5. 2 Creative as Leader
    (pp. 9-25)

    When I meet with politicians around Providence, Rhode Island, where RISD is located, I often ask them if they have any RISD interns working for them. Their reaction is often one of amusement: “No, I have interns from Brown University or Providence College, but not RISD. I don’t need people drawing pictures for me.” I respond with an explanation that the students I see every day at RISD work extremely hard and with unparalleled passion, and that they have a set of unique perspectives that can help any of the politicians communicate to a broader range of their constituents. And...

  6. 3 Technologist as Leader
    (pp. 27-41)

    A leader’s job is to get people on board with his vision—and he’ll try whatever tools are at his disposal to do it. I’ve gone about this leadership challenge in a variety of ways, but I must admit that my strongest influence is my training in information technology from MIT.

    Computers make it so simple to communicate. It’s just as easy to send a hundred messages to a hundred people in different countries as it is to send an e-mail to a single person in the next city. Social media like blogs, Facebook, and Twitter have made it even...

  7. 4 Professor as Leader
    (pp. 43-55)

    One of the many privileges of being a professor, and also a subtle social developmental handicap, is that you get to be your own self. Academic advancement is largely a question of whether you have individually made a significant contribution to your field. As a result, because I was never big on team sports and for most of my life have worked as a professional “lone wolf,” I’m embarrassed to say that I had never felt what it’s like to be on a team.

    Around 2004, my interest was piqued when I learned that the men’s U.S. Olympics basketball team,...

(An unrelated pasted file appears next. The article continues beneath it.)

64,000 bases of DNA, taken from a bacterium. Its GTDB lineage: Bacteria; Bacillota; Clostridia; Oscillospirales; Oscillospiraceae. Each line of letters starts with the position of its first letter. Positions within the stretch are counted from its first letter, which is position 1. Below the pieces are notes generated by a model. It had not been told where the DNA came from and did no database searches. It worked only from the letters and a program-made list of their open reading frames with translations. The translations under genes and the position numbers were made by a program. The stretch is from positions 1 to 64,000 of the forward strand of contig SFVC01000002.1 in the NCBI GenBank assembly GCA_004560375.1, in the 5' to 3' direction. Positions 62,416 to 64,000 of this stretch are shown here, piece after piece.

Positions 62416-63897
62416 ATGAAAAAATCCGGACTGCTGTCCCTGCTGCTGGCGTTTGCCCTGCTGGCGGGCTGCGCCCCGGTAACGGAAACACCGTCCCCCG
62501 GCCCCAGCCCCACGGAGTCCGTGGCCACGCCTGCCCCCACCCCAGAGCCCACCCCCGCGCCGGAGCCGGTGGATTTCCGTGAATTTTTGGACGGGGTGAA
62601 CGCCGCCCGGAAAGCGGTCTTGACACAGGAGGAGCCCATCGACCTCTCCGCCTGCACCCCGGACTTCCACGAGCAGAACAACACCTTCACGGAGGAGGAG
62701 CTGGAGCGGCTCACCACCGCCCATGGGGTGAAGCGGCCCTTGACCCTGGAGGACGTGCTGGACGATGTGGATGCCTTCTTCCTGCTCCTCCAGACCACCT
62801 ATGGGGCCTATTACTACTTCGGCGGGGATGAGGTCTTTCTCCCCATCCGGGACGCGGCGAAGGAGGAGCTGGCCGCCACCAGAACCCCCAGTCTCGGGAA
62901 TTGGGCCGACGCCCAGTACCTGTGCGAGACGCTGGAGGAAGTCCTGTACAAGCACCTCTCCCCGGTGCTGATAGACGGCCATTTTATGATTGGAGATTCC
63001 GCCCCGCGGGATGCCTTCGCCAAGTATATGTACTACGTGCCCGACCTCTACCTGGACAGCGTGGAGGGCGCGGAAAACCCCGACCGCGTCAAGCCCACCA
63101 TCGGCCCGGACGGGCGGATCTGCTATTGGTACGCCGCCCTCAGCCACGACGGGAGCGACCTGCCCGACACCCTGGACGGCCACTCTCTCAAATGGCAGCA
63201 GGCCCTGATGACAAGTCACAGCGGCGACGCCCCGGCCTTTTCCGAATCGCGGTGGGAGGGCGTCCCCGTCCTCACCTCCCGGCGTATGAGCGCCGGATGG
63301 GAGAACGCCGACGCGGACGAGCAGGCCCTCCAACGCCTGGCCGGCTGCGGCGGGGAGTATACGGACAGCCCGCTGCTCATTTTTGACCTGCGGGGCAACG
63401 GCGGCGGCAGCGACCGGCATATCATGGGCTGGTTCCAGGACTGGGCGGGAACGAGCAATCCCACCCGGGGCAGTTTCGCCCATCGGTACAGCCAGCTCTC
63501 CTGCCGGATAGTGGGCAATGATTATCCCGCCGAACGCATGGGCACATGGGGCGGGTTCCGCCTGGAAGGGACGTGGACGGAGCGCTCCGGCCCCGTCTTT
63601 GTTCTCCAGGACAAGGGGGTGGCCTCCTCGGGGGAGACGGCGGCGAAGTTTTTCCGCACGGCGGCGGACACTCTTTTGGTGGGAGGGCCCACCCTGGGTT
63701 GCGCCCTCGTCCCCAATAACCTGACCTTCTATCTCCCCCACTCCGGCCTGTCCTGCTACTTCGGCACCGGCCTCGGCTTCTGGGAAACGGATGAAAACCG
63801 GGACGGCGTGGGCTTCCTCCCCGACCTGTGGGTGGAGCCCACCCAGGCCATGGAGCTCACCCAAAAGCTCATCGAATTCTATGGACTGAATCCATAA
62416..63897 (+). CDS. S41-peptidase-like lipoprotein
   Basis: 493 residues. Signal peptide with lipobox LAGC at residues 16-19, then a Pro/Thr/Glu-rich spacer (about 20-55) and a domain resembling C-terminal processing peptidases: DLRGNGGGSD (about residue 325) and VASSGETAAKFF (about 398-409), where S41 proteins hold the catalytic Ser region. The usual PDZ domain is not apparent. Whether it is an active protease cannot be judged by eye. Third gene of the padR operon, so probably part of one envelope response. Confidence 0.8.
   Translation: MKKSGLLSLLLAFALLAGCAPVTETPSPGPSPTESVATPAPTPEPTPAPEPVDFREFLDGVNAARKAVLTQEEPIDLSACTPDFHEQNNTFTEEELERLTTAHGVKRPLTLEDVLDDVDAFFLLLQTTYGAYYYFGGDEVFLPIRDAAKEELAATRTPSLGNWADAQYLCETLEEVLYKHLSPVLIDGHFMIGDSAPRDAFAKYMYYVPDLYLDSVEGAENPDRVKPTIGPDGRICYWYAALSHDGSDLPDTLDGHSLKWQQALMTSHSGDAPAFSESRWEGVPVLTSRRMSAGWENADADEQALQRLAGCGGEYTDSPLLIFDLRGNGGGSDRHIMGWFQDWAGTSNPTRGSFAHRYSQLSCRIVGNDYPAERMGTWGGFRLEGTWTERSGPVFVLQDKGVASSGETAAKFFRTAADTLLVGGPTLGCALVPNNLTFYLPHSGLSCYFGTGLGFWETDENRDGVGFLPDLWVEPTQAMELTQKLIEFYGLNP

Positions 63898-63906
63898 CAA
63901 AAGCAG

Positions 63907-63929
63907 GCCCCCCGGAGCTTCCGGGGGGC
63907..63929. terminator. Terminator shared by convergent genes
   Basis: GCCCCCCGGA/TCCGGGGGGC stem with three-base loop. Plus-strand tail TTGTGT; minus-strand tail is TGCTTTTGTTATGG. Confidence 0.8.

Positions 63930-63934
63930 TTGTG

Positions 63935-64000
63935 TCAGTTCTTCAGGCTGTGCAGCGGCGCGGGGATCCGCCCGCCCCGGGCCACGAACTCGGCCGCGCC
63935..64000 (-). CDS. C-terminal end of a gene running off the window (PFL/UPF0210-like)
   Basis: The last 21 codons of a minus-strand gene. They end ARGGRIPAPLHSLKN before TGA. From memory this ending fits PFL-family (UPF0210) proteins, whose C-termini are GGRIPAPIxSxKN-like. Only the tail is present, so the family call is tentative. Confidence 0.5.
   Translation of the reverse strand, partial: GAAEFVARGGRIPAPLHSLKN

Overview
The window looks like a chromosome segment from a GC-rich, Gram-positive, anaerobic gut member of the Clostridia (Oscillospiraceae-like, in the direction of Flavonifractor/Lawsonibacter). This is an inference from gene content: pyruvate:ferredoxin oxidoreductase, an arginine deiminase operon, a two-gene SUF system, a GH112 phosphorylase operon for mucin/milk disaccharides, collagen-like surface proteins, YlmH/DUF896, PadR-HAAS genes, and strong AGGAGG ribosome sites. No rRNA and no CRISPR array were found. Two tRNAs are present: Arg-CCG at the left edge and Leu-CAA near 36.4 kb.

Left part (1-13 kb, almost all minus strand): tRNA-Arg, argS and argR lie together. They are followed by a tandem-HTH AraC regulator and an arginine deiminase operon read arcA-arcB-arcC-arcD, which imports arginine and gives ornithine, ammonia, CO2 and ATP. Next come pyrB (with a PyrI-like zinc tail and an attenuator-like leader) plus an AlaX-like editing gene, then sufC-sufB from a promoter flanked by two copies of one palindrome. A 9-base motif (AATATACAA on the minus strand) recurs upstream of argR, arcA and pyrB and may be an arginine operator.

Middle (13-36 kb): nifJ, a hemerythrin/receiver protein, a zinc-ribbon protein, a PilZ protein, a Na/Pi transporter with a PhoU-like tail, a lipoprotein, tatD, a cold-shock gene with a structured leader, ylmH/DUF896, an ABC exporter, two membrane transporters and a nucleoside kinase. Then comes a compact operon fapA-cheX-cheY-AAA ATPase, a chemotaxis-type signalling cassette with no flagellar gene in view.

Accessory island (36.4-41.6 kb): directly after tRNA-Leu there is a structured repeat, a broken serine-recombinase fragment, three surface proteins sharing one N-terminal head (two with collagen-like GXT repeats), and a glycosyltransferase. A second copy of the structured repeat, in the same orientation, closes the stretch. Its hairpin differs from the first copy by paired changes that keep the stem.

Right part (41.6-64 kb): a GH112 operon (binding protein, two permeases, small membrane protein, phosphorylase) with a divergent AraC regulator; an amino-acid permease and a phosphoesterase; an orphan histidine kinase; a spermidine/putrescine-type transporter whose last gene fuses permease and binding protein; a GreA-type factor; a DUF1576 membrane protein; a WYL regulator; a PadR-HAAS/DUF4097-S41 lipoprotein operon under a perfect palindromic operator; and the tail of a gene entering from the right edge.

8. 5 Human as Leader
    (pp. 57-71)

    They say that sometimes leadership is thrust upon you, and I now know that once it is, the responsibility and authority weigh heavily on your shoulders at all times. On one hand, the experience of leading is rewarding because you are in a position to positively enable others. On the other hand, leading often hurts, because the decisions you make can negatively affect a lot more people than just yourself. Being brought into an organization as an agent of change has been a humbling experience in balancing my dreams versus the realities presented, especially the realities presented in the economic...

  9. 6 Thank You
    (pp. 73-78)

    Thank you for staying to the end of this little book. It’s essentially complete with the end of the last chapter, but there are a few tiny parting thoughts I wish to leave with you. Dissecting the experience of leading from the perspectives of an artist/designer, technologist, professor, and plain old human being has allowed me to gain confidence through learning as I go. If anything, I’m readying myself to learn even more from the experiences that lie ahead, and I remain open to the many criticisms that come with each accolade. For nothing can be worse than when my...

  10. Acknowledgments
    (pp. 79-80)